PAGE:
yields Φ(ξ). Finally, note that evaluating the rank function at any
collection of indices corresponding to message sent from different
encoders simply sums the corresponding individual inequalities for
the different encoders. ?
Corollary 1: For each ξ ∈ Ξ(d), the generating vertices of
the polyhedron Φ(ξ) are exactly {φ(π)π ∈ Π(S)} where Π(S) is
the set of permutations of the indices in S, and φ(π) is the vector
given by
φπ(1)(π) ? ρ(π(1)) = I(Uπ(1);Y[M])
and for every i ∈ {2,...,S}
φπ(i)(π)
?
=
ρ({π(1),...,π(i)}) − ρ({π(1),...,π(i − 1)})
I(Uπ(i);U{π(1),...,π(i−1)},Y[M])
and where ρ is the rank function defined in (7). Additionally, for any
λ ∈ RS
is attained by φ(π) for π any permutation of the elements of S
such that λπ(1)≥ ··· ≥ λπ(S).
(8)
+, then the solution to the linear program minφ∈Φ(ξ)λ · φ
Proof: These are standard properties of contrapolymatroids.
See, for instance, Lemma 3.3 of [12]. ?
We next use these structural properties of the achievable rate
distortion region to simplify this bound to two simpler problems:
the multiple descriptions problem and the CEO problem.
IV. SIMPLIFICATION OF BOUNDS TO SIMPLER PROBLEMS
Because we have argued that the collaborative distributed estima
tion problem is essentially a hybrid between a collection of CEO
problems and a multiple descriptions problem, it is important to show
that the inner bound we have given specializes to known inner bounds
for these problems in special cases.
A. Simplification to Multiple Descriptions Problem
The multiple descriptions problem for two descriptions can be
obtained as a special case of our collaborative estimation problem
for M = 4 nodes. Only one node, say node 1, gets to make
observations which it would like to inform the other 3 network
nodes about, so that Y(n)
1
= T(n)and Y(n)
Additionally, node 1 structures its encodings so that nodes 2 and 3
receive different encodings, while node 4 receives everything that is
available to node 2 and 3. The coding strategy introduced in [6] to
this problem can be accomplished by dividing Q1→{4}up into two
parts Q1→{4}= (Q1
bits per symbol with ∆1+∆2 = R1→{4}and forming two descrip
tions X1 ? (Q1→{2,4},Q1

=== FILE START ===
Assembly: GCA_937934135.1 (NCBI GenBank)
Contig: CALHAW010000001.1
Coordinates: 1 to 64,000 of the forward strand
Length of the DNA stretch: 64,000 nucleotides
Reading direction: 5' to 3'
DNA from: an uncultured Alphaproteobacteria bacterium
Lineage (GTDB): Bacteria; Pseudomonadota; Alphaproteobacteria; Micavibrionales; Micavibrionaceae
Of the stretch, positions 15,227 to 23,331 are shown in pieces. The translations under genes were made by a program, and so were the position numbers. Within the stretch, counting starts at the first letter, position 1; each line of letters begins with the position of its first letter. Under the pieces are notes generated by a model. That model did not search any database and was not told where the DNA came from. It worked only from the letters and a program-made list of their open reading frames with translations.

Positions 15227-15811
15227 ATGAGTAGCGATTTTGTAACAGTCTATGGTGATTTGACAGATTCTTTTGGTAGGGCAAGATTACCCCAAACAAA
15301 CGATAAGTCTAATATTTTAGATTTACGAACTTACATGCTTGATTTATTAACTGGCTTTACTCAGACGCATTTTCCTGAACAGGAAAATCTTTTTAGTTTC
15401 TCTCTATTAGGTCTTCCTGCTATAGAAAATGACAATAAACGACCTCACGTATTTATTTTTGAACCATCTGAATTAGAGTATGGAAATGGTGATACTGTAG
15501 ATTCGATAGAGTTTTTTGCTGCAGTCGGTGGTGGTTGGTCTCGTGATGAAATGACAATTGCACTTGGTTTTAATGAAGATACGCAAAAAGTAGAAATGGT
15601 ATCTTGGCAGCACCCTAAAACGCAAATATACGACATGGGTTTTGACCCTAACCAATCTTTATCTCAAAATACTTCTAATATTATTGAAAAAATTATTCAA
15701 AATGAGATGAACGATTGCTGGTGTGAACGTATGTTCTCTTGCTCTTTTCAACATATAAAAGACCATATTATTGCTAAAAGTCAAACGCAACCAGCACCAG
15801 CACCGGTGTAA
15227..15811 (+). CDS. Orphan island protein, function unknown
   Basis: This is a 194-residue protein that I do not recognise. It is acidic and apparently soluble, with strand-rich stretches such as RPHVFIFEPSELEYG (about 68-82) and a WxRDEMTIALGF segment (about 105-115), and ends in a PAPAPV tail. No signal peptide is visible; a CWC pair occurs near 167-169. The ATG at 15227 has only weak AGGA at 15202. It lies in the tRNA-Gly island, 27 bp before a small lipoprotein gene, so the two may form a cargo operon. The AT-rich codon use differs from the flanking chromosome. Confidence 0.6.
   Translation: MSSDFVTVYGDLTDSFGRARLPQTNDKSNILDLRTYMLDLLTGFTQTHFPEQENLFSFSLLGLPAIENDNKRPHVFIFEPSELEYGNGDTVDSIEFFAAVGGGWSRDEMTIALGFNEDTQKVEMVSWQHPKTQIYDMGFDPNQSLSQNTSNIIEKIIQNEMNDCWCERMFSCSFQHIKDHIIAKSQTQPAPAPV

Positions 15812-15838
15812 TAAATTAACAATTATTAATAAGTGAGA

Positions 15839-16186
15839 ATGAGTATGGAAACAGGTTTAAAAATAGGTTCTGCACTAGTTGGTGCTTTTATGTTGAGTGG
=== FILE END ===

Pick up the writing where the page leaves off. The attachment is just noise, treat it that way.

When only one of the two descriptions X1 or X2 is available, the
achievability coding strategy introduced in [6] simply discards the
part of the description associated with Q1→{4} and utilizes only
U1→{3,4} or U1→{2,4}, respectively. When both descriptions are
available, the achievability coding strategy introduced in [6] uses
all of the encodings (Q1→{2,4},Q1→{3,4},Q1→{4}). Additionally,
since R1 = R2,4+ ∆1 and R2 = R3,4+ ∆2, we can remove the
i
= 0 for all i ?= 1.
1→{4},Q2
1→{4}) containing ∆1 ≥ 0 and ∆2 ≥ 0
1→{4}) and X2 ? (Q1→{3,4},Q2
1→{4}).
Page 4
redundant variables ∆1 and ∆2, and rewrite the constraint for R4
as R4 = R1 − R2,4 + R2 − R3,4. These identifications may be
summarized with the following notation
U1→{2,3}? U2,3, U1→{3,4}? U3,4, U1→{4,}? U4
R1→{2,3}? R2,3, R1→{3,4}? R3,4, R1→{4,}? R4
˜R1→{2,3}?˜R2,3,˜R1→{3,4}?˜R3,4,˜R1→{4}?˜R4
Uj→A = ∅, Rj→A = ∅,˜Rj→A = ∅ all other A
Where the auxiliary random variables U4,U2,4,U3,4are selected such
that
p(U4,U2,4,U3,4,T) = p(T)p(U4,U2,4,U3,4T)
D1 ≥ E?d(T,ˆT2)?, D2 ≥ E?d(T,ˆT3)?, D0 ≥ E?d(T,ˆT4)?
Under these identifications, the inner bound becomes
(9)
(10)
(11)
(12)
(13)
R4
≥
≥
≥
˜R4− H(U4) + H(U4U3,4,U2,4)
˜R2,4
˜R3,4
(14)
(15)
(16)
R2,4
R3,4
Having the inequalities R1 ≥ R2,4, R2 ≥ R3,4 (because ∆1,∆2 ≥
0) in hand, we replace R4 with R1−R2,4+R2−R3,4 in (14) and
use the inequalities (14)(16) to obtain a bound on the rate region
(R1,R2) which is given by
R1
≥
≥
≥
˜R2,4
˜R3,4
˜R2,4+˜R3,4+˜R4
−H(U4) + H(U4U3,4,U2,4)
(17)
(18)
R2
R1+ R2
(19)
We note that the minimum of˜R2,4+˜R3,4+˜R4 from the encoder
inequalities to be
H(U4) + H(U2,4) + H(U3,4) − H(U4,U2,4,U3,4T)
Thus right hand side of (19) becomes
H(U2,4) + H(U3,4) − H(U4,U2,4,U3,4T)
+H(U4U2,4,U3,4)
H(U2,4) + H(U3,4) − H(U4,U2,4,U3,4T)
+H(U4,U2,4,U3,4) − H(U2,4,U3,4)
I(U2,4;U3,4) + I(T;U4,U2,4,U3,4)
=
=
We next point out that by the contrapolymatroid property of
the source encoder region describing the collection of variables
˜R2,4,˜R3,4,˜R4 by Corollary 1, this minimum is attained for 6
(permutations of λ1 = 1,λ2 = 1,λ3 = 1) possible solutions of
˜R2,4,˜R3,4,˜R4. However, we are interested in only two of the 6
solutions which are useful in finding the region of (R1,R2) and
present the values of˜R2,4,˜R3,4 below.
1) ˜R2,4 = I(U2,4;T),
˜R3,4 = I(U3,4;U2,4,T)
2) ˜R2,4 = I(U2,4;U3,4,T),
˜R3,4 = I(U3,4;T)
Using time sharing argument of these two solutions we write the
region of rates (R1,R2) as
R1
≥
≥
≥
I(U2,4;T) + α I(U2,4;U3,4T)
I(U3,4;T) + (1 − α) I(U2,4;U3,4T)
I(U2,4;U3,4) + I(T;U4,U2,4,U3,4)
(20)
(21)
(22)
R2
R1+ R2
where 0 ≤ α ≤ 1. We next show that any point in the achievable rate
region (ECG region) proved in [6] also lies in the region we proved
above. To prove this, we rewrite the EGC region in the following
form
r1
≥
≥
I(U2,4;T)
max{I(U3,4;T),
I(U2,4;U3,4) + I(T;U4,U2,4,U3,4) − r1}
?r1− I(U2,4;T)
r2
and let
α = min
I(U2,4;U3,4T),1
?
(23)
Then
R1 ≥ min{r1,I(U2,4;T) + I(U2,4;U3,4T)} ≤ r1
(24)
and
R2
≥
I(U3,4;T) + I(U2,4;U3,4T)
−min{r1− I(U2,4;T), I(U2,4;U3,4T)}
max{I(U3,4;T),
I(U2,4;T) + I(U3,4;T) + I(U2,4;U3,4T) − r1}
r2
=
≤
In the above proof we used the following inequality which can be
easily proved.
I(U2,4;U3,4) + I(T;U4,U2,4,U3,4)
I(U2,4;T) + I(U3,4;T) + I(U2,4;U3,4T)
This completes the proof that our inner bound contains every point
in the EGC region.
≥
B. Simplification to CEO problem
We next show that CEO problem can be obtained as a simplifi